08 / 3 / 2016 1.18pm
To celebrate International Women's Day, Kirstie Stott - programme lead at NHS Leadership Academy, discusses how equality is everyone's responsibility.
Time to 'man up'...
Author: Kirstie Stott, programme lead at NHS Leadership Academy
Yes I am a feminist, what does that mean? Well in simple terms, I believe in equality. I believe that a more equal gender split in senior leadership within and across health and social care would create a different culture within organisations, and change some of the dynamics and traditions we see at the top of our systems currently. This in turn would change relationships with our staff and ultimately lead to better patient outcomes. I also believe that this shift in diversity would enable more innovation and new ways of working - which is much needed at present.
We know that inequalities still exist and that society favours the man. Women have historically been subordinate and men more dominant in society and the work place. Women are still seen as the main care provider to children and the ones who have time out of work to have children. Inequality is a disease of society, and until we change perceptions and expectations of societal norms, it will continue to be challenging to change the flexibility that is needed within work places so more women can grow and develop into their full potential.
Gender inequality is still very much a disease of today’s society and this is evidenced in pay inequalities, and by the percentage of women in senior public sector roles. You only have to look at the senior teams within the NHS to see that if you are a white, middle aged (possibly middle class) male, you are more likely to achieve an executive role. How can we expect to achieve the ambitious challenges that are expected of us if we have the same homogenous group think?
However the NHS performs better on gender equality in senior posts than most sectors with 41 per cent being CEO and 80 per cent of HR directors being women. It seems that we are ahead of the game in leading the smash of the glass ceiling. For me there is now a burning ambition to be worldwide exemplars and leaders of the benefits to our society through closing the gender equality gap in senior leadership positions.
There are two main areas I think we need to focus on to make this a reality…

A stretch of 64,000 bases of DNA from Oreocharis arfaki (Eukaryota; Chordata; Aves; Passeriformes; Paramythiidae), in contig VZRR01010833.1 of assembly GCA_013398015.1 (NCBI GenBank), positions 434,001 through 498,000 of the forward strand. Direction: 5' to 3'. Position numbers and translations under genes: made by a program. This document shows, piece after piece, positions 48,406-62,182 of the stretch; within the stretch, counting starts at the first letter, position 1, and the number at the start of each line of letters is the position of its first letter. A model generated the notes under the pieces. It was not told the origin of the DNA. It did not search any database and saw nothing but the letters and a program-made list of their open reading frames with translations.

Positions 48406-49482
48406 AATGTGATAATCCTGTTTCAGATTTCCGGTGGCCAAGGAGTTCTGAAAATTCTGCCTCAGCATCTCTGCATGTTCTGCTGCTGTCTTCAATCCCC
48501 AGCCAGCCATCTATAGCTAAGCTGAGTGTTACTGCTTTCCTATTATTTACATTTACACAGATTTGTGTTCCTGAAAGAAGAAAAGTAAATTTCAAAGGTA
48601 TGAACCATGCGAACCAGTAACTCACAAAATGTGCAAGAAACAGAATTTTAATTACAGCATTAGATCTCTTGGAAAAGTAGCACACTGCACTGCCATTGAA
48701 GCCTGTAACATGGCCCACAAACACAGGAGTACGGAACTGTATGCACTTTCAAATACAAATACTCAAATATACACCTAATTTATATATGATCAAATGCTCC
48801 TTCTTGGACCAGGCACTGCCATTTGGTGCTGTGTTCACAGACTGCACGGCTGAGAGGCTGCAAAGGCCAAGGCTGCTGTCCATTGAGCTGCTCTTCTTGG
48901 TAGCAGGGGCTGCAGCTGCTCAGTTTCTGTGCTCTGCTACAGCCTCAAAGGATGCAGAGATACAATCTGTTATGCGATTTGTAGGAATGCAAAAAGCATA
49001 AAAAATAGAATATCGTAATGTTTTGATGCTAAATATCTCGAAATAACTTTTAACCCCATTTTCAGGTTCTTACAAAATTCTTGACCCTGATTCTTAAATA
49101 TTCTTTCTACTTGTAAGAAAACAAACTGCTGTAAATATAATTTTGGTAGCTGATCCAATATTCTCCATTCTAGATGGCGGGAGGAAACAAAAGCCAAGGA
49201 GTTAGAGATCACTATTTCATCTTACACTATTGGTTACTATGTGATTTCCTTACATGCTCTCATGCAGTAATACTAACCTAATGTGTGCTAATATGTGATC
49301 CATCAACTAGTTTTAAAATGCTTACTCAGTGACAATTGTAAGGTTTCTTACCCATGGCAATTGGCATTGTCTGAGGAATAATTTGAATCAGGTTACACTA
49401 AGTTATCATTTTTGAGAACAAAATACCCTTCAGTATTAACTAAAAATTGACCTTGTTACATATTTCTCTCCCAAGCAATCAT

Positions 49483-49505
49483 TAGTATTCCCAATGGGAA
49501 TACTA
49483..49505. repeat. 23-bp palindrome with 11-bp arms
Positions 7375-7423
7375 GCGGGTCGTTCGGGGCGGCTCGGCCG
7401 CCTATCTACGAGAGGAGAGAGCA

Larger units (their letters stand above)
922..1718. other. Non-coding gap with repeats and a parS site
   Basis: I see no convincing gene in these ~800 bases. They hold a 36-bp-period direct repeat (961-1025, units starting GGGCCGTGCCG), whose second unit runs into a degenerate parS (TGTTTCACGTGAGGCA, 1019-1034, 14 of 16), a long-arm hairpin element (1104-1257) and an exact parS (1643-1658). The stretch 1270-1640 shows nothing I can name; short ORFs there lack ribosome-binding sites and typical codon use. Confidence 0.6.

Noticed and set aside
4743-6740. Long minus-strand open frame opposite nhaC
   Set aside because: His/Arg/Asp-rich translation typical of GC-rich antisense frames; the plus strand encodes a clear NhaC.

Just 'lean in' more
Women are not to blame. This is the key message I want to get across in this blog. How many times have I heard the following used as reasons why women are not reaching senior positions as much as men.
- don’t ‘lean in’ as much as men
- are not as confident as men
- are not very good at selling themselves
- don’t aspire to senior roles
- are not as resilient as men
- not prepared to work as long hours as men
- Are unable to network as well as men
- don’t speak up as much as men in meetings
It’s time to stop blaming women as the cause of the problem. It’s easy to do and I think that many women shoulder this blame relatively easily. I would encourage women to push back on this, is confidence really a gender specific issue?
Where are the men?
I have attended many gender equality events and hardly ever do I see men in attendance, why is this? I was frustrated and disappointed when the HSJ women’s Network voted to keep men out in order to provide a safe space for women to regroup. Who holds the majority of senior positions currently in the NHS? Who are the people in a position to support, encourage and actually appoint women to these senior roles? Yes its men, so why would you not involve them in the conversation?
We need to be realistic about why gender inequality still exists and we need to work together to realise the benefits and solutions to this. I am interested to know why more men don’t actively support gender equality (actively being the key word), we all have daughters, wife’s, mums in our lives, these influential figures are vital in the future planning and deliver of care for our public, and men need to take a more leading role in making this happen. So, if you are a male leader I would urge you to not rely on women in your organisation to make this happen, but to be seen as a positive role model, challenge normal practice and the flexibility you offer staff and to recruit people who are not the same as you. Because if men don’t join the conversations, I fear things will never change.
Equality is everyone’s responsibility.